Home > News > India > Modi govt considers easier loan, tax rules to cushion coronavirus impact
Women wearing facemasks as a preventive measure against the COVID-19 coronavirus use their mobile phones outside a metro station in New Delhi  (AFP)
Women wearing facemasks as a preventive measure against the COVID-19 coronavirus use their mobile phones outside a metro station in New Delhi (AFP)

Modi govt considers easier loan, tax rules to cushion coronavirus impact

  • The Finance Ministry is considering extending loan tenors and relaxing bad-debt norms for small firms
  • Prime Minister Narendra Modi’s administration is under pressure to shield the $2.7 trillion economy from the impact of the virus outbreak

India is considering offering easier loan repayment terms and tax breaks for small-and medium-sized companies to help Asia’s third-largest economy weather the onslaught of the coronavirus, a person with knowledge of the matter said.

The Finance Ministry is considering extending loan tenors and relaxing bad-debt norms for small firms, the person said, asking not to be identified as the discussions were private. A spokesman at the ministry was not immediately available for a comment.

Prime Minister Narendra Modi’s administration is under pressure to shield the $2.7 trillion economy from the impact of the virus outbreak at a time when expansion is already poised for its weakest pace in more than a decade. Countries, including the U.S., China and Indonesia, have announced plans to spend billions of dollars to stem a slide in growth.

The so-called micro-, small- and medium-sized businesses employ more than 100 million people and account for 45% of factory output and over 40% of the nation’s exports, government data show.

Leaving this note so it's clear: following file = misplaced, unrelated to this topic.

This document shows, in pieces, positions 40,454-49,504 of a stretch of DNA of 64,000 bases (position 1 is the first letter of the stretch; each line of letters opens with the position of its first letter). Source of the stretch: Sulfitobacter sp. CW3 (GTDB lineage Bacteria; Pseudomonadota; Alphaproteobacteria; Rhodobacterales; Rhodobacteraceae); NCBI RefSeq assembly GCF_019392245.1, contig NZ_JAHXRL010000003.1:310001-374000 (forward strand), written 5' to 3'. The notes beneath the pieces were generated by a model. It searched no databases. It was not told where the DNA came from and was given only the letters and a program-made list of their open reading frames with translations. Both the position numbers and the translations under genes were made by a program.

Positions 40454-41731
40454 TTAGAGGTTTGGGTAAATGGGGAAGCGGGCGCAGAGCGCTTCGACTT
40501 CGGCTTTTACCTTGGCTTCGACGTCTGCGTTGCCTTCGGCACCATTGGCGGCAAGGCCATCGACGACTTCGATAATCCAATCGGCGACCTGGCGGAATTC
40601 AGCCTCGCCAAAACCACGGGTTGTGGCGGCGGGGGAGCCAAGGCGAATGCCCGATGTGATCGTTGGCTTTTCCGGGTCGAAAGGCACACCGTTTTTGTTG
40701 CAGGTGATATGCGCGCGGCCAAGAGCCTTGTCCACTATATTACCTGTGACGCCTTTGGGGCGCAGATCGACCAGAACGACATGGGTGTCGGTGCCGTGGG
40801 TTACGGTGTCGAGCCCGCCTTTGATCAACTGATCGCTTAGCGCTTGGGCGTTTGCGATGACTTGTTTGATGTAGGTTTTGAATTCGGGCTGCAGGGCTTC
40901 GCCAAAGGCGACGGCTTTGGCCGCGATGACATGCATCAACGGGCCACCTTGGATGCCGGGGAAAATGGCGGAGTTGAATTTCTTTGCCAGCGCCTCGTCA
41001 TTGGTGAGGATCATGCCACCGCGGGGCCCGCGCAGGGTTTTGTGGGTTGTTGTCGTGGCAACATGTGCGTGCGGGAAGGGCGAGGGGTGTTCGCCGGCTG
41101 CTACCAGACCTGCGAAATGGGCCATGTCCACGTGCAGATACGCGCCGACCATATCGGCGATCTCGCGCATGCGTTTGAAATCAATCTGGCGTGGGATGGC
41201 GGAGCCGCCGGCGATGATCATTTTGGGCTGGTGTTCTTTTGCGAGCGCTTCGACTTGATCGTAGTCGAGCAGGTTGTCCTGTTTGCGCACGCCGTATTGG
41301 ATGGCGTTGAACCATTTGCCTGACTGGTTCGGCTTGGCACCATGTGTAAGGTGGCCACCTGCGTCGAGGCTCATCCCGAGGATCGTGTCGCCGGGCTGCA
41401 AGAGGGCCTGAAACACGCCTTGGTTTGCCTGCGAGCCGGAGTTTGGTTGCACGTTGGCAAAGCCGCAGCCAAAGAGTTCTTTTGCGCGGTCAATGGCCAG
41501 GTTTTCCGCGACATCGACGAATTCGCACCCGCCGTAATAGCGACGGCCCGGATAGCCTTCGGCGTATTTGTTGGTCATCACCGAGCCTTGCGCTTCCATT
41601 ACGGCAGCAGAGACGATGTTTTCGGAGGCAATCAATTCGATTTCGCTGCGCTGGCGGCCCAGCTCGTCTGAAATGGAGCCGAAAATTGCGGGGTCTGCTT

Local equities resumed a slide Thursday and the rupee weakened to a new low as risk assets continue to be routed amid an increase in the number of coronavirus cases domestically. India has reported 169 infections, while cases hit 211,713 worldwide and deaths exceed 8,700.

“The large scale shutdowns and travel bans mean that stress is inevitable in both the informal and formal sectors," said Teresa John, an economist at Nirmal Bang Equities Pvt. in Mumbai. “We expect the RBI and the Ministry of Finance to provide support by way of deferred payments and interest dispensation."

Authorities around the world are acting to pre-empt a crisis, focusing on keeping households, small businesses and industries afloat rather than let their economies slip into a recession.

U.S. President Donald Trump promised cash payments of $1,000 or more to Americans as part of a $1.2 trillion stimulus plan. Australia will also provide handouts, and Japan may too. Having already dropped her loyalty to a balanced budget, German Chancellor Angela Merkel even said she was willing to discuss pooling the euro-area’s borrowing capacity.


This story has been published from a wire agency feed without modifications to the text. Only the headline has been changed.

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